The January issue of Family Lawyer Magazine published an article about the rise of the gig economy and what it means for divorce. I have been thinking about that and the subject came back to mind when Saturday’s Wall Street Journal published an article, “The Post Paycheck Economy.”

In pre 1984 days, collection of child support was hit or miss with a lot of “miss.” In those days there was no wage attachment. The only real remedy was contempt, and the only viable contempt tool was to toss the obligor in the clink. That often did the trick, but it was messy and cumbersome. Wage attachment was the “ticket” to efficient support collection. Counties can also ding credit reports and even freeze and seize bank accounts, but most are reluctant to do so.

As we (hopefully) emerge from the pandemic of 2020-2021 it’s time to realize that lots about our economy has changed. Yes, people did have remote jobs before 2020 but when I was chatting with a person in my firm who recruits staff positions, she reported that today one of the first questions posed during job placement interviews is “where” work is located. The people employed at this firm will remain W-2 employees for the foreseeable future, but many employers today are finding sound reasons to outsource jobs to independent contractors. As the Journal observed many jobs which were historically performed in offices don’t seem to need that “in office” element, especially when telecommunications allow people to meet collaboratively while sitting at home.

Gig employment presents child support collection problems from the outset. There is no wage to attach. This is not new. Self-employment has always been with us, but it is now becoming more prevalent. It’s a problem for the obligor as well. Some get paid up front for contract work. Others get paid upon conclusion. So, the obligor now must budget to pay from lump sum receipts rather than the pay as you go aspect of fortnightly or bi-monthly paychecks. And, as all of us in the support collection business know, things like housing, transportation, insurance and other needs often tend to take a seat ahead of money for the unworthy ex or the ungrateful children.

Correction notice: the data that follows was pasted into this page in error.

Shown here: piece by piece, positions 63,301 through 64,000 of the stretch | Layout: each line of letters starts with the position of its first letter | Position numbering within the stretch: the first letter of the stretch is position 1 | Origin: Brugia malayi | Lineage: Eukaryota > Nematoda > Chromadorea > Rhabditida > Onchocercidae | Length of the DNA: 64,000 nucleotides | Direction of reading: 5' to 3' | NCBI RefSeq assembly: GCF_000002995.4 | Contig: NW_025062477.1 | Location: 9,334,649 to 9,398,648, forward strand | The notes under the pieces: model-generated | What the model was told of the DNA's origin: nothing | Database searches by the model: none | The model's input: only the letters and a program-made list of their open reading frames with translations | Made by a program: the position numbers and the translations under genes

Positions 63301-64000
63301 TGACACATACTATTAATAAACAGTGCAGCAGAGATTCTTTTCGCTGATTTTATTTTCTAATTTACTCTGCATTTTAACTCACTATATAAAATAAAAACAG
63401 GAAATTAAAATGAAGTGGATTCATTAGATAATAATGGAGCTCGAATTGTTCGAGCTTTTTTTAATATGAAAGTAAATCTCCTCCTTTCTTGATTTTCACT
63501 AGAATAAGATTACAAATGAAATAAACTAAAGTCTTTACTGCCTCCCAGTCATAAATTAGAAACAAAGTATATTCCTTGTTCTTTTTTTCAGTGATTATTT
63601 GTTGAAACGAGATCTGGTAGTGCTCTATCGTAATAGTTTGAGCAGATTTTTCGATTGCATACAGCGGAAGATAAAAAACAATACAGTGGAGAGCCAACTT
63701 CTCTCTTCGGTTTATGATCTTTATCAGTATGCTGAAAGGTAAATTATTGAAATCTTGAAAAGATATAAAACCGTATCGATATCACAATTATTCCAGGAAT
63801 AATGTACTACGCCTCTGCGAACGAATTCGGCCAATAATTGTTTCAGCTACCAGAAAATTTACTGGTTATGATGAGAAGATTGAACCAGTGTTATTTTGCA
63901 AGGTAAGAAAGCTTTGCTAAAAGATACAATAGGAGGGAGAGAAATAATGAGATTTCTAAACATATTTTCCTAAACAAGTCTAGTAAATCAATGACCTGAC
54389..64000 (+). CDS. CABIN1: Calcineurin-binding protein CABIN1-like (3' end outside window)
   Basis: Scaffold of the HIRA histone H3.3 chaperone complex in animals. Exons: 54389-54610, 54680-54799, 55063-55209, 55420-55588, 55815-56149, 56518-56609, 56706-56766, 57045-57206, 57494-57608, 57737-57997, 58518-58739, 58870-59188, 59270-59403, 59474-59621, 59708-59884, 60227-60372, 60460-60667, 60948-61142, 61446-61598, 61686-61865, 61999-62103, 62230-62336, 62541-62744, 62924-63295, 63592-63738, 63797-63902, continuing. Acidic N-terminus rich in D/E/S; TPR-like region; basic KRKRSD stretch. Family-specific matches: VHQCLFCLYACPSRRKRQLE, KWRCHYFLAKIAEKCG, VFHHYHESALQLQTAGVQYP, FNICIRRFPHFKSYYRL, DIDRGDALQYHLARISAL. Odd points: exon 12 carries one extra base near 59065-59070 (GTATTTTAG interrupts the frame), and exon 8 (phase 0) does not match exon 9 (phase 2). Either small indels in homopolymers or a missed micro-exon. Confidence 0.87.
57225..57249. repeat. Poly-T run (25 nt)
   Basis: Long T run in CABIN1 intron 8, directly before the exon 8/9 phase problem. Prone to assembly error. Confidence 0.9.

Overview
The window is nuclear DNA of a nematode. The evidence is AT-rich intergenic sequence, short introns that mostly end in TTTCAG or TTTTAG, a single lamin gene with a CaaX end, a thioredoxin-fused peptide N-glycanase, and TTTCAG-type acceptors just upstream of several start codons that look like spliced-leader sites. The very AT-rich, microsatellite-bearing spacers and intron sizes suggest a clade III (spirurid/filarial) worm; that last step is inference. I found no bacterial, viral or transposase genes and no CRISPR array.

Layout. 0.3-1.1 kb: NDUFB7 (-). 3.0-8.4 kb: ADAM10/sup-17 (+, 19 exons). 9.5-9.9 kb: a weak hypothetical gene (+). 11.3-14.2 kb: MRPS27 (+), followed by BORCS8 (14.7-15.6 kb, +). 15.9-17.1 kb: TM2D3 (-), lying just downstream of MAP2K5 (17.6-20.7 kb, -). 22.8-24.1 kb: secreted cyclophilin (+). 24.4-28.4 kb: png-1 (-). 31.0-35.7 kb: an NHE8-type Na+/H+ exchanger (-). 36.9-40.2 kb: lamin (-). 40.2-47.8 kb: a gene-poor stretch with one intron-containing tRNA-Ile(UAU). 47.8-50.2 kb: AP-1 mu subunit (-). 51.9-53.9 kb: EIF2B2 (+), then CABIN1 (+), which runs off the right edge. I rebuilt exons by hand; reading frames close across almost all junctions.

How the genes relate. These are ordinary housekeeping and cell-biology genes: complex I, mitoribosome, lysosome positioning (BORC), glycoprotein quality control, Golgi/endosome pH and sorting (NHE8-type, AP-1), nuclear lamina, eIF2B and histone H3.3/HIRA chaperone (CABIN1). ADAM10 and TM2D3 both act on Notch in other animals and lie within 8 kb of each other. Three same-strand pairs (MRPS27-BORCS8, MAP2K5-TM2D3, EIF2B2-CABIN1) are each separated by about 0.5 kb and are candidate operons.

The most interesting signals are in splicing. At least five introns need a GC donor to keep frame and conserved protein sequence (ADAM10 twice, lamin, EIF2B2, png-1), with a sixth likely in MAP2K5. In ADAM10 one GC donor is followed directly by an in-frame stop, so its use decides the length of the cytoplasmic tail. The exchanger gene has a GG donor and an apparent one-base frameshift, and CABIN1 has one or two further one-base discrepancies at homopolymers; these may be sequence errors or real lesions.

For years the General Assembly has dabbled with the concept of charging interest on overdue child support. There has been opposition to this because as sums due for support rise because of interest charges, collection rates do not correspond and matching federal entitlements paid to states for efficient collection of support would go down. In sum, less money from the feds to promote collection of support. Calculating and applying interest is also another impediment although not a big one. So far, Pennsylvania has resisted interest on overdue support, but that may need to change as wage attachment collections yield to less reliable mail in or electronic payments from the people owing the support.

Meanwhile, for those on the receiving end, word that the obligor has gone “gig” has to be a frightening one. Rent or mortgages not paid by the 10th of the month come with substantial penalties as do payments for cars and credit cards. Most people with these obligations take timely payment seriously, but when an obligor is faced with a choice between being late on the rent and incurring a certain penalty or deferring domestic obligations free of charge, the choice is made easy.

If, as, when, the percentage of payments coming through wage attachment begins to decline significantly there will be a corresponding drop in federal payments to states in support of the collection system. To this writer’s mind, the imposition of interest on arrears does little to encourage prompt payment. But the mortgage industry has taught us well that the threat to see a 5% penalty (e.g., $50 on a $1,000 payment that is late) does seem to have a curing effect on tardiness. The point is that the late payment problems exists; it is probably going to be a exacerbated as wage attachments decline in relation to total payments and it is in the interest of the system and the people supported by it to address the problem now with a change in the law.